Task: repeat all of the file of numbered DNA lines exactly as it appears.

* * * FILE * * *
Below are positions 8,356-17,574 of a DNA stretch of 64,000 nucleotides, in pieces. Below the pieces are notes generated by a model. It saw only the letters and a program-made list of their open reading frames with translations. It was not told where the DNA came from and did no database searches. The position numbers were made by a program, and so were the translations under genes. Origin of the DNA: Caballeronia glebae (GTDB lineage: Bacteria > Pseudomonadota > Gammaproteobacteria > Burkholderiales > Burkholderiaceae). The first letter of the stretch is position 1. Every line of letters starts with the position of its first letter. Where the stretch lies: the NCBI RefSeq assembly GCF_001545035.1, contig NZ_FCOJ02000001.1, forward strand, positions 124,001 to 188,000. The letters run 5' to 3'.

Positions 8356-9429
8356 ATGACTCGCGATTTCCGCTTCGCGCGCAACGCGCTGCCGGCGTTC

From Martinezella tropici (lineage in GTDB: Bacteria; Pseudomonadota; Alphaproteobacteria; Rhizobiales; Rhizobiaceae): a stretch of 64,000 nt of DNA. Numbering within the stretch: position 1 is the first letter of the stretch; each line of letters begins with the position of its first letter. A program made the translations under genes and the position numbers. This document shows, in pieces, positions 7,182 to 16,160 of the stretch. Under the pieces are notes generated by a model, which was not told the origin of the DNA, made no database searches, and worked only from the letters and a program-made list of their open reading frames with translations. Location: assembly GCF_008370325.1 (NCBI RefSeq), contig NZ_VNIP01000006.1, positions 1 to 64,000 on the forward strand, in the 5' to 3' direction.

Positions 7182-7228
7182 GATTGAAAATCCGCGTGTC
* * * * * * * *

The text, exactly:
Below are positions 8,356-17,574 of a DNA stretch of 64,000 nucleotides, in pieces. Below the pieces are notes generated by a model. It saw only the letters and a program-made list of their open reading frames with translations. It was not told where the DNA came from and did no database searches. The position numbers were made by a program, and so were the translations under genes. Origin of the DNA: Caballeronia glebae (GTDB lineage: Bacteria > Pseudomonadota > Gammaproteobacteria > Burkholderiales > Burkholderiaceae). The first letter of the stretch is position 1. Every line of letters starts with the position of its first letter. Where the stretch lies: the NCBI RefSeq assembly GCF_001545035.1, contig NZ_FCOJ02000001.1, forward strand, positions 124,001 to 188,000. The letters run 5' to 3'.

Positions 8356-9429
8356 ATGACTCGCGATTTCCGCTTCGCGCGCAACGCGCTGCCGGCGTTC

From Martinezella tropici (lineage in GTDB: Bacteria; Pseudomonadota; Alphaproteobacteria; Rhizobiales; Rhizobiaceae): a stretch of 64,000 nt of DNA. Numbering within the stretch: position 1 is the first letter of the stretch; each line of letters begins with the position of its first letter. A program made the translations under genes and the position numbers. This document shows, in pieces, positions 7,182 to 16,160 of the stretch. Under the pieces are notes generated by a model, which was not told the origin of the DNA, made no database searches, and worked only from the letters and a program-made list of their open reading frames with translations. Location: assembly GCF_008370325.1 (NCBI RefSeq), contig NZ_VNIP01000006.1, positions 1 to 64,000 on the forward strand, in the 5' to 3' direction.

Positions 7182-7228
7182 GATTGAAAATCCGCGTGTC